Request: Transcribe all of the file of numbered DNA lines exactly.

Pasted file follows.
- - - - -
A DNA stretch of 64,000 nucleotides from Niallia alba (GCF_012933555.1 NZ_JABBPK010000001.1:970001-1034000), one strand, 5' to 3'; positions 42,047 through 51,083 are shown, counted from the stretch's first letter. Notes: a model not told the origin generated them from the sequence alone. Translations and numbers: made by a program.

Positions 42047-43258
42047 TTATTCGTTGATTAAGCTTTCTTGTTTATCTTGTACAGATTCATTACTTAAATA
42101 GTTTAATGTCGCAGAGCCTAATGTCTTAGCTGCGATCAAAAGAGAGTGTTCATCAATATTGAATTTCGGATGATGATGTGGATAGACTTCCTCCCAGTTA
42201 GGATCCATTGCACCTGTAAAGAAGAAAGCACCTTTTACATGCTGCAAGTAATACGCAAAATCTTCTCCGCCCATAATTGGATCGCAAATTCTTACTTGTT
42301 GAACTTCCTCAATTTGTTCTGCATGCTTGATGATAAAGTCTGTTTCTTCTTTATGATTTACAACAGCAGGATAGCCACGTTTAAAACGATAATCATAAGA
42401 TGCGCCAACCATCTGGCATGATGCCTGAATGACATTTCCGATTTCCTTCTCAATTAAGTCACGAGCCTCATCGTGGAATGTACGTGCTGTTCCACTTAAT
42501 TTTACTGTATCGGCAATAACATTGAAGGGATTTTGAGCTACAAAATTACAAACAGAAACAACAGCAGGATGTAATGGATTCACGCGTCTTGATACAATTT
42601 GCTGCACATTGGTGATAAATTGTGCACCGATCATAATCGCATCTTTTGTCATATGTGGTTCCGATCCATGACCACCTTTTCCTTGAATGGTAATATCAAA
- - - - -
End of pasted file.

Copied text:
A DNA stretch of 64,000 nucleotides from Niallia alba (GCF_012933555.1 NZ_JABBPK010000001.1:970001-1034000), one strand, 5' to 3'; positions 42,047 through 51,083 are shown, counted from the stretch's first letter. Notes: a model not told the origin generated them from the sequence alone. Translations and numbers: made by a program.

Positions 42047-43258
42047 TTATTCGTTGATTAAGCTTTCTTGTTTATCTTGTACAGATTCATTACTTAAATA
42101 GTTTAATGTCGCAGAGCCTAATGTCTTAGCTGCGATCAAAAGAGAGTGTTCATCAATATTGAATTTCGGATGATGATGTGGATAGACTTCCTCCCAGTTA
42201 GGATCCATTGCACCTGTAAAGAAGAAAGCACCTTTTACATGCTGCAAGTAATACGCAAAATCTTCTCCGCCCATAATTGGATCGCAAATTCTTACTTGTT
42301 GAACTTCCTCAATTTGTTCTGCATGCTTGATGATAAAGTCTGTTTCTTCTTTATGATTTACAACAGCAGGATAGCCACGTTTAAAACGATAATCATAAGA
42401 TGCGCCAACCATCTGGCATGATGCCTGAATGACATTTCCGATTTCCTTCTCAATTAAGTCACGAGCCTCATCGTGGAATGTACGTGCTGTTCCACTTAAT
42501 TTTACTGTATCGGCAATAACATTGAAGGGATTTTGAGCTACAAAATTACAAACAGAAACAACAGCAGGATGTAATGGATTCACGCGTCTTGATACAATTT
42601 GCTGCACATTGGTGATAAATTGTGCACCGATCATAATCGCATCTTTTGTCATATGTGGTTCCGATCCATGACCACCTTTTCCTTGAATGGTAATATCAAA